José María Verdugo

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José María Verdugo
Born 1751
Presidio de Loreto, Baja California, New Spain
Died 1831
San Antonio, Texas
Nationality Spanish (1751 - 1821, Mexican independence), Mexican (1821 - 1831)
Occupation explorer and soldier from the Presidio of San Diego

José María Verdugo (1751 – 1831) was a soldier from the Presidio of San Diego who was assigned to the Mission San Gabriel Arcángel at the time his land was granted by the Spanish Empire in 1784.

Spanish soldier[edit]

José María Verdugo (Carrillo) was born about 1751 in Presidio de Loreto, Baja California, New Spain to Juan Diego Verdugo and María Ygnacia de la Concepción Carrillo.[1][2] José María Verdugo came to California with his brother, Mariano Verdugo, in the 1769 Rivera expedition. Verdugo married María de la Encarnación López in 1779, and they had 11 children.[3]

In 1784, Verdugo requested and received a grant from his army commander Governor Pedro Fages to settle and graze his cattle on what became Rancho San Rafael, also known as La Zanja.[4] Corporal Verdugo's grant consisted of eight square leagues (36,402 acres (147.31 km2)) of land stretching roughly from the Arroyo Seco in present day Pasadena to the Mission San Fernando. In 1798 he retired from the army to become a full-time rancher, and title to his property was established by Spanish Governor Diego de Borica.[4]

After a long illness, Verdugo died on 13 April 1831, at Mission San Gabriel, leaving his property to his son Julio Antonio Verdugo and daughter María Catalina Verdugo.[5][6][7][8] He was buried at the cemetery at Mission San Gabriel Arcángel.

Julio Verdugo[edit]

Julio Antonio Verdugo (1789 - 1876), son of José María Verdugo, married María de Jesus Romero, and had the following children: Teodoro, Chrisóstimo, Fernando, Pedro, José María, Querino/Quirino, Rafael, Guillermo, Vittorio, Rafaela (first married to Fernando Sepúlveda then to Tomás Ávila Sánchez), and Maria Antonia (married Chabolla).[9]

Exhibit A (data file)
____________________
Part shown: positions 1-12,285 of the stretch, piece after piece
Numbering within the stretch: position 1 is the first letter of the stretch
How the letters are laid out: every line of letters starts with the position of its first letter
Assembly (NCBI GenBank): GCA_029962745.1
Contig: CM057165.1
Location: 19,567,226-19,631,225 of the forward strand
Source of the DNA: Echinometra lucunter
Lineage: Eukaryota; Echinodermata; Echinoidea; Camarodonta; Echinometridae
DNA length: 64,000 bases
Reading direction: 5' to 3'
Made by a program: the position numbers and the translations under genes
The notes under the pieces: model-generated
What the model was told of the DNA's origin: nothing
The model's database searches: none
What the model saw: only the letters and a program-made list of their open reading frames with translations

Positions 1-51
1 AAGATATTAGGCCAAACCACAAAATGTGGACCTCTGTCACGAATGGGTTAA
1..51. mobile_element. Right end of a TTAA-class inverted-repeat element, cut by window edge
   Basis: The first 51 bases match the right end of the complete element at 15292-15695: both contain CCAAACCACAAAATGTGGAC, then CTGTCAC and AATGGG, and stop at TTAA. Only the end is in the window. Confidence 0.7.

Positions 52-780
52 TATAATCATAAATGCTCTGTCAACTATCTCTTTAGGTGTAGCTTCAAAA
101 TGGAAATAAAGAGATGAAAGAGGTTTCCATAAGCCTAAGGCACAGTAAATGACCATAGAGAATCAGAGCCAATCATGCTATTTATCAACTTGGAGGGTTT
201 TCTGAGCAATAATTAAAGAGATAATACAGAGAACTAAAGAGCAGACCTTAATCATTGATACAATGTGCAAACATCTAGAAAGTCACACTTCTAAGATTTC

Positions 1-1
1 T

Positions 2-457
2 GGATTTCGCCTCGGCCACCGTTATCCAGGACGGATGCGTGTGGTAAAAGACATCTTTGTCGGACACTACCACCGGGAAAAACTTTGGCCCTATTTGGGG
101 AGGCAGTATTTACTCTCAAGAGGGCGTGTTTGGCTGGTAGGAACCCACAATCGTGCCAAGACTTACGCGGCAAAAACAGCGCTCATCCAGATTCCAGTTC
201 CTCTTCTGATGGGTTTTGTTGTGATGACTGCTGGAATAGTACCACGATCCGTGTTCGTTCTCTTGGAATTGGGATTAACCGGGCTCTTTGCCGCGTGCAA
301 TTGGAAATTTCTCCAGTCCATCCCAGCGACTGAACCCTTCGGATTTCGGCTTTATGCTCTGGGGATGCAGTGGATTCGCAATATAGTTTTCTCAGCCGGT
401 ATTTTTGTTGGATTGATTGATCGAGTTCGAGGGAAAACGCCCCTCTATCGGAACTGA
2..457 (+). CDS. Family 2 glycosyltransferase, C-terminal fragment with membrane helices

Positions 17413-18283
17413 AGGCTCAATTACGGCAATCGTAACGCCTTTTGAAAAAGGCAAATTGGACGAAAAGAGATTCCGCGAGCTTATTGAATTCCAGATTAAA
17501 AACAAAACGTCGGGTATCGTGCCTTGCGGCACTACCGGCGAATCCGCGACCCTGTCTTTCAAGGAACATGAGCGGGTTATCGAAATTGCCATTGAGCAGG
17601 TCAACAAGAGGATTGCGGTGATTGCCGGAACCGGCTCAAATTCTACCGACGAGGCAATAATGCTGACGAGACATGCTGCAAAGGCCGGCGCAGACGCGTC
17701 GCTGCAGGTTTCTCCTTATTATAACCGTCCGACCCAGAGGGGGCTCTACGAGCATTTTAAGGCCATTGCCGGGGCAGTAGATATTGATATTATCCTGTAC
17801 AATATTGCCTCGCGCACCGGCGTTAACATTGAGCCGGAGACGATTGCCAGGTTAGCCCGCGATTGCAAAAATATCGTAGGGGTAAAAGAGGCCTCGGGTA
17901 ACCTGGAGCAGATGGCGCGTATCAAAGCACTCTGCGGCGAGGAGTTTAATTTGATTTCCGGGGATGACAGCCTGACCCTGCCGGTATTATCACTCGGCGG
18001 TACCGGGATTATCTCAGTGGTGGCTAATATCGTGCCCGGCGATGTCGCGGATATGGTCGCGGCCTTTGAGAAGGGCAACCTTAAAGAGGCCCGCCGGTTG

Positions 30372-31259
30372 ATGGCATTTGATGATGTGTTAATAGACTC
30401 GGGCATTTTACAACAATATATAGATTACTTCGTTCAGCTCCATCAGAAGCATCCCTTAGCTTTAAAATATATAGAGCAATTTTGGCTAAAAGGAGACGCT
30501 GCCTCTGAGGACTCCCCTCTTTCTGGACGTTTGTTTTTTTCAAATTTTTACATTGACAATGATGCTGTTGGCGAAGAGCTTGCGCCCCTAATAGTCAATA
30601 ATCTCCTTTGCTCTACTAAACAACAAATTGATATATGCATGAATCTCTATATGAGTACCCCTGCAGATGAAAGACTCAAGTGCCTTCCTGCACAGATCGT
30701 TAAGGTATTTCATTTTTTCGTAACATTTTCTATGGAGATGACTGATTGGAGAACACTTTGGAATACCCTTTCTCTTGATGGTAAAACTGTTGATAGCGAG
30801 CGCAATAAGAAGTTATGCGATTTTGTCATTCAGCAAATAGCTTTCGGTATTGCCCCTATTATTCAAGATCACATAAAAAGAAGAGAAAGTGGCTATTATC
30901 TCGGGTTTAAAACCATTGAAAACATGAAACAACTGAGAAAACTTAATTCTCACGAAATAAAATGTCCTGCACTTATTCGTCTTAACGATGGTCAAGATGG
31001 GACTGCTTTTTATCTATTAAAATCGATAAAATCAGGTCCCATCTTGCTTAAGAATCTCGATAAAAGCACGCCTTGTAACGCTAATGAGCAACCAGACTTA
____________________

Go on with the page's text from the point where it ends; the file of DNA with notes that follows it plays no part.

Catalina Verdugo[edit]

Catalina Verdugo (1792–1871), the blind unmarried daughter of José María Verdugo, lived at the Catalina Adobe with Julio Verdugo's son, Teodoro's family.[10][11][12][13]

Legacy[edit]

References[edit]

  1. ^ Church of Jesus Christ of Latter-day Saints Patron ordinance submission sheets, 1969-1991, Salt Lake City, Utah
  2. ^ Marie Northrop Spanish-Mexican Families of Early California, 1769-1850, Vol. II, pp. 318-19
  3. ^ Marie Northrop Spanish-Mexican Families of Early California, 1769-1850, Vol. I, pp. 352-53
  4. ^ a b Hubert Howe Bancroft, History of California, Vol. I, 1542-1800, pp.661-662
  5. ^ Verdugo to California
  6. ^ Juliet M. Arroyo, 2005, Early Glendale, California, Arcadia Publishing , ISBN 978-0-7385-2990-5
  7. ^ Glendale history
  8. ^ The Verdugos
  9. ^ Fisher, Charles J (March–April 1996), "Julio Verdugo: Don of San Rafael", Our Cornerstone 1 (2): 1, 4 
  10. ^ Catalina Verdugo Adobe
  11. ^ Adobes of Rancho San Rafael
  12. ^ Early days in the rolling hills of Rancho San Rafael by Michael D. White
  13. ^ Verdugo Adobe was preserved by developer by Katherine Yamada, published in the Glendale News-Press